Copyright © 1971 by the State Historical Society. All Rights Reserved.

An Early Settlement in South Dakota


The first Anglo-Saxon settlement in what is now South Dakota was a camp of at Fort Vermillion, inhabitated from June 1845 to the of 1846. Its purpose was exploratory; to help find a place where members of the Church of Jesus Christ of Latter-day Saints could settle. Persecution in , incited by the zealously held beliefs of , was the prime reason for their searching for a new home. Before they left Nauvoo, Illinois, the Saints (members of the Mormon Church) had already had a long history of persecution followed by forced moves. Persecution had begun immediately after Joseph proclaimed that in the spring of 1820 he had seen God the Father and Jesus Christ in a small grove of trees near his home in Palmyra, . After the pubhcation of the and the organization of the Church early in 1830, persecution mounted. A new theology, successful mis- sionary work, startling growth, extraordinary claims-all these grated the Mormon's neighbors. In 1831 the Saints gathered in Kirtland, , where they organized a strong branch of the Church. Soon another headquarters, called by the faithful, blossomed near Independence, . But the Saints' missionary zeal, their bloc voting, their views on Indians (who they felt had descended from the Israelites) and on slavery, and their economic success created an imposing threat to the established population. MoTis drove the Saints to Nauvoo, Illinois, in 1837. Nauvoo soon became the largest city in Illinois, with about Copyright © 1971 by the South Dakota State Historical Society. All Rights Reserved.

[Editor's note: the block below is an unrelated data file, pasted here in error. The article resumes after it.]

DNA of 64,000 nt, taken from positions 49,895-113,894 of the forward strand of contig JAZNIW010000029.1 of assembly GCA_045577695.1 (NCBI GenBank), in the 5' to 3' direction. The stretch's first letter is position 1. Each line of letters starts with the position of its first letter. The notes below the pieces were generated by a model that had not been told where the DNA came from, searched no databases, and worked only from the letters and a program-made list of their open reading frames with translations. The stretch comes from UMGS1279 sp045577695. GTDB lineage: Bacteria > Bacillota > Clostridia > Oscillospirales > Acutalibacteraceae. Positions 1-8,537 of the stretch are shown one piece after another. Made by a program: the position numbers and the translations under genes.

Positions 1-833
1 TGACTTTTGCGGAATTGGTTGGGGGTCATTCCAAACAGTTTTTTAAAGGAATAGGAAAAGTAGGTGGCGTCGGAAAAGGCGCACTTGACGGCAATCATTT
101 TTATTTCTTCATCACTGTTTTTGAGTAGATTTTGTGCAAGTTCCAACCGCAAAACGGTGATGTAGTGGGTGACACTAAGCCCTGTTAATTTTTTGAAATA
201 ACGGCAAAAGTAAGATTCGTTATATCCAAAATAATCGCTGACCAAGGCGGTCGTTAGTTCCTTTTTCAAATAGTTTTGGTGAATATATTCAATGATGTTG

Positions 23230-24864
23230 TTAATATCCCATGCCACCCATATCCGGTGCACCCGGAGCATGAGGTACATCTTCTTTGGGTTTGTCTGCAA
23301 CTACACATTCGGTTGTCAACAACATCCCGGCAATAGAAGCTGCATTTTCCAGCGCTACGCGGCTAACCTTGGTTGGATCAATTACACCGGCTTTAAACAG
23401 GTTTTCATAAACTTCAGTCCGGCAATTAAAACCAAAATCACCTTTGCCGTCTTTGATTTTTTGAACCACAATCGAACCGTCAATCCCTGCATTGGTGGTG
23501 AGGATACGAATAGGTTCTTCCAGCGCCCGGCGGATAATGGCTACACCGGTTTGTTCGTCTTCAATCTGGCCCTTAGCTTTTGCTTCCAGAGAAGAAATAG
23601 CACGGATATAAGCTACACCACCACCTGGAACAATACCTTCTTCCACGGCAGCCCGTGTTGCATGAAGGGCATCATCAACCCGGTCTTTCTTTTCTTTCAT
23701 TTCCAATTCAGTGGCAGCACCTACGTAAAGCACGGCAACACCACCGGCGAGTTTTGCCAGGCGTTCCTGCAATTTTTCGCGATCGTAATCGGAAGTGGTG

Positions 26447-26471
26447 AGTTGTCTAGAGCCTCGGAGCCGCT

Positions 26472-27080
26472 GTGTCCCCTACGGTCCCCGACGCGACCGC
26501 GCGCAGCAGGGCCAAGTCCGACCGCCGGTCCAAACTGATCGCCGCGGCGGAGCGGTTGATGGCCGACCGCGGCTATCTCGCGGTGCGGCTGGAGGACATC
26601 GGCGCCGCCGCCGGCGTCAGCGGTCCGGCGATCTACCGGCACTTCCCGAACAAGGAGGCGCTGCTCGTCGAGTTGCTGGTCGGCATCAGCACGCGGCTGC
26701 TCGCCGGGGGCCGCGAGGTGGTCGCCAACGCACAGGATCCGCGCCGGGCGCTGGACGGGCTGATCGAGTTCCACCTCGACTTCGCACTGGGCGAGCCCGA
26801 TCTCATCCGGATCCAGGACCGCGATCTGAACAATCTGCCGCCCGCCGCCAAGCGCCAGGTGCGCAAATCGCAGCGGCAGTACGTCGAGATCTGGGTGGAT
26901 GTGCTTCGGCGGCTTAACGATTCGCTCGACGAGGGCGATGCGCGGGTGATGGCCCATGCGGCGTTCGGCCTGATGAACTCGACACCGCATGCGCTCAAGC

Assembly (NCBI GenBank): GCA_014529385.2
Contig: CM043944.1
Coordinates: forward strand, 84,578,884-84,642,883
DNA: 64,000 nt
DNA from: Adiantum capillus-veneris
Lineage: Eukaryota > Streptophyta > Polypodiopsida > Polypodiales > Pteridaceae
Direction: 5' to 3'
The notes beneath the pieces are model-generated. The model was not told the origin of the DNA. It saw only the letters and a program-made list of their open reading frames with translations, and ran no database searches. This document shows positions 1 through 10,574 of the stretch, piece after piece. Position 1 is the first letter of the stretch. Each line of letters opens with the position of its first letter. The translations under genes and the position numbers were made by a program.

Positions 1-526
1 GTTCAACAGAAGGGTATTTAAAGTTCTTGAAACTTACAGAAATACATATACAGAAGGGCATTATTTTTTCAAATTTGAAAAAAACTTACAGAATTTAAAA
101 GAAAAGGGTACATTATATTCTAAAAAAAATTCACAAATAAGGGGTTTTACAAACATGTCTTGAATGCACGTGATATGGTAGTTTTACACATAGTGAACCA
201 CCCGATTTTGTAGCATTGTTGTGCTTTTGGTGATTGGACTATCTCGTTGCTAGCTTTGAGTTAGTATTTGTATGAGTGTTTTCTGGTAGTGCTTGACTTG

120 South Dakota History